Wednesday, March 17, 2021

Q&A with J.A. Jance


Photo by Mary Ann Halpin

J.A. Jance is the author of the new novel Missing and Endangered, the latest in her Joanna Brady suspense series. Jance also writes the J.P. Beaumont series and the Ali Reynolds series. She lives in Seattle.


Q: What inspired the plot of Missing and Endangered?


A: An episode of Web of Lies on ID Discovery in which a teenager was victimized by a middle-aged online predator posing as a much younger man.


After persuading her to send him a series of nude selfies, he threatened to distribute them over the Internet. The desperate girl was close to committing suicide when she finally turned to her mother who called in the cops.


This is a kind of cyber crime that is all too common, and I hope that by telling Beth’s fictional story, I can alert parents and grandparents to the kinds of dangers waiting to ensnare their children and grandchildren.


Q: How did you initially come up with the idea for your character Joanna Brady?


A: After writing nine Beaumonts in a row, I was tired of him and threatening to knock him off. At that point, my editor from Avon Books suggested that I create a new series that could alternate with Beau books.


The Beaumonts are written in a first person format which requires real focus. I decided that with the new series, I’d hit the easy button and use third person instead.


Beau was a middle-aged, male homicide detective. I wasn’t a male and had never worked in law enforcement. I decided writing about a female character might be easier.


With Beau, I was writing about a Seattle native when, in fact, I had lived in the city for less than two years. I decided to use a setting I knew well—southeastern Arizona, the place where I grew up.


My first husband died when my children were young, leaving me the last parent standing. I decided to leave Joanna, too, as a young widow.


As for her size? I was six feet tall when I was in seventh grade and always wondered what it would be like to be short. So I made Joanna short. That way, when I’m writing about her, I have to take her smaller build into consideration.


Q: The Publishers Weekly review of the book says, "Once again, the compassionate, intelligent Joanna balances a busy home life and a complex job with aplomb." When you're writing about her, do you plan out how much of the book will deal with her work and how much with other aspects of her life?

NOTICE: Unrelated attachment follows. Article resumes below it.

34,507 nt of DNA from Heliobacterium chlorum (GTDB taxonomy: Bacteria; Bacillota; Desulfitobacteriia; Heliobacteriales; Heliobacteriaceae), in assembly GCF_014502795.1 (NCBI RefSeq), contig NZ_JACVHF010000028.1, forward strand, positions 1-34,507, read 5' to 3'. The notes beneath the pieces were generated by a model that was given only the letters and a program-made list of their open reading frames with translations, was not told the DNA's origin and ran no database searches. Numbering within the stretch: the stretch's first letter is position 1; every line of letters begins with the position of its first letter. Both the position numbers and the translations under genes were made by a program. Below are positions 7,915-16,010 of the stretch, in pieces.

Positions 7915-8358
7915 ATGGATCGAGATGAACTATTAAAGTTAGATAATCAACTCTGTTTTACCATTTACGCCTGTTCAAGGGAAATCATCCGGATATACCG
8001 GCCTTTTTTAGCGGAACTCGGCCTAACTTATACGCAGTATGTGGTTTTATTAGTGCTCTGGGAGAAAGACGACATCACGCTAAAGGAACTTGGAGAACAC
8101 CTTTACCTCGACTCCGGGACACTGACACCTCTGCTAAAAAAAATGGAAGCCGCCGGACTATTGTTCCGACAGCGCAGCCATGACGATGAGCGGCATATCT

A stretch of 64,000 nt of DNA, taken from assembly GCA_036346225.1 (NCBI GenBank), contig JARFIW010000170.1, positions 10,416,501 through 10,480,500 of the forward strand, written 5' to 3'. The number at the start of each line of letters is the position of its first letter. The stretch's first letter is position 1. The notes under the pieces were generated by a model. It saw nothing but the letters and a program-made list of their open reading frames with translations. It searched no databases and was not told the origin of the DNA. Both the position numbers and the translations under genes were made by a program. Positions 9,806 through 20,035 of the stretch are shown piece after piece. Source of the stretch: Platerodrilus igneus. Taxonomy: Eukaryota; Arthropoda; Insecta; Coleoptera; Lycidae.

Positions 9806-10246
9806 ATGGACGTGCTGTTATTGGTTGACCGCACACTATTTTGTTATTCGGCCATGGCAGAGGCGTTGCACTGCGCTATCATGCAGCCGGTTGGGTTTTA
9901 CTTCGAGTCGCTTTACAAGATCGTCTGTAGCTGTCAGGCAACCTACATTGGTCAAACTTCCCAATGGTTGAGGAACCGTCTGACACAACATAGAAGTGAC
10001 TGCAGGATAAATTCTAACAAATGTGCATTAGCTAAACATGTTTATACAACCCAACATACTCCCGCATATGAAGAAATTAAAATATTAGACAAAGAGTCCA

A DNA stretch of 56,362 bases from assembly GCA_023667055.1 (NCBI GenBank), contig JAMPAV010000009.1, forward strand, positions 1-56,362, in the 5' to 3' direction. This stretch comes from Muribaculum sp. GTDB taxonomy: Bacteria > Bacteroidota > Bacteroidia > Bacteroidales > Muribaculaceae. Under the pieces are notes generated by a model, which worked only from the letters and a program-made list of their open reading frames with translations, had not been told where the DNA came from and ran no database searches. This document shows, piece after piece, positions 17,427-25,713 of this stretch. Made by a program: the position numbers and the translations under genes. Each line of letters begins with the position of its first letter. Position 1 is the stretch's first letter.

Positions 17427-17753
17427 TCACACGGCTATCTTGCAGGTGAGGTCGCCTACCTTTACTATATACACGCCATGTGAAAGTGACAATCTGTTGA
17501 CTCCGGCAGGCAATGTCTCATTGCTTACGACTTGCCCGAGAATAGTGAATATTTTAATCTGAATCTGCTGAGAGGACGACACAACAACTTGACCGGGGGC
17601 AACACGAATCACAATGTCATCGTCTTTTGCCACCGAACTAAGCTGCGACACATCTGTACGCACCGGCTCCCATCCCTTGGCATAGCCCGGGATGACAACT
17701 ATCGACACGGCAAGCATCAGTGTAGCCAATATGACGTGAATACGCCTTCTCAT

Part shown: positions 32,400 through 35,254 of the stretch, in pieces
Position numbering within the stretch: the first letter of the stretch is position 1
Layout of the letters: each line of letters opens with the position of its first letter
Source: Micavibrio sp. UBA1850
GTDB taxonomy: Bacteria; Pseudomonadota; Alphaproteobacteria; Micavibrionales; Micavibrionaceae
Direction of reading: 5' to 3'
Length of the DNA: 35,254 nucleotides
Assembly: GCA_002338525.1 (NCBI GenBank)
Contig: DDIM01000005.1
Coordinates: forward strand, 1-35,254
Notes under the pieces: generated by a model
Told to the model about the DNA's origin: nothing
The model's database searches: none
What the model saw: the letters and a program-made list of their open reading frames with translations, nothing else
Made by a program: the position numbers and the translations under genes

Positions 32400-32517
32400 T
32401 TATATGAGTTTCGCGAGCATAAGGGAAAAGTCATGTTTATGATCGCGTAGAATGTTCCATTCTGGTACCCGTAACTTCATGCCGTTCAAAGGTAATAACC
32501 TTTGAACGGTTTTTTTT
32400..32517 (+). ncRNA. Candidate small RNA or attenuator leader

A: I don’t outline my books. I don’t divide the story into piles of ingredients with so much of this and so much of that. I set them to work and then observe their lives as they go about living them.


In this book, Joanna ends up spending hours working on the task of writing Christmas cards; in the meantime, one of her officers has been gravely injured, and her daughter is gradually becoming ensnared in an online romance gone terribly wrong.


Q: What do you hope readers take away from the story?


A: I want them to realize that cops are first and foremost people—with families and kids and lives to live.


I also want them to realize that even the most routine on-duty assignments—delivering a protection order—have the potential of turning deadly. Some cops are bad because they are bad people, but most of the folks who sign on to become police officers do so out of a desire to help people.


Q: What are you working on now?


A: The next Ali Reynolds book, Unfinished Business, is in final editing and due out in June. I’m working on the next Beaumont—Nothing to Lose.


Q: Anything else we should know?


A: People who enjoy my books might enjoy following my blog. It posts every Friday on my website at


It’s a window on my life—like reading my autobiography in weekly installments. It’s generally about something that has occurred in my life in the course of that particular week. Since writing is my life, blogs are often about...well...writing.


--Interview with Deborah Kalb. Here's a previous Q&A with J.A. Jance.

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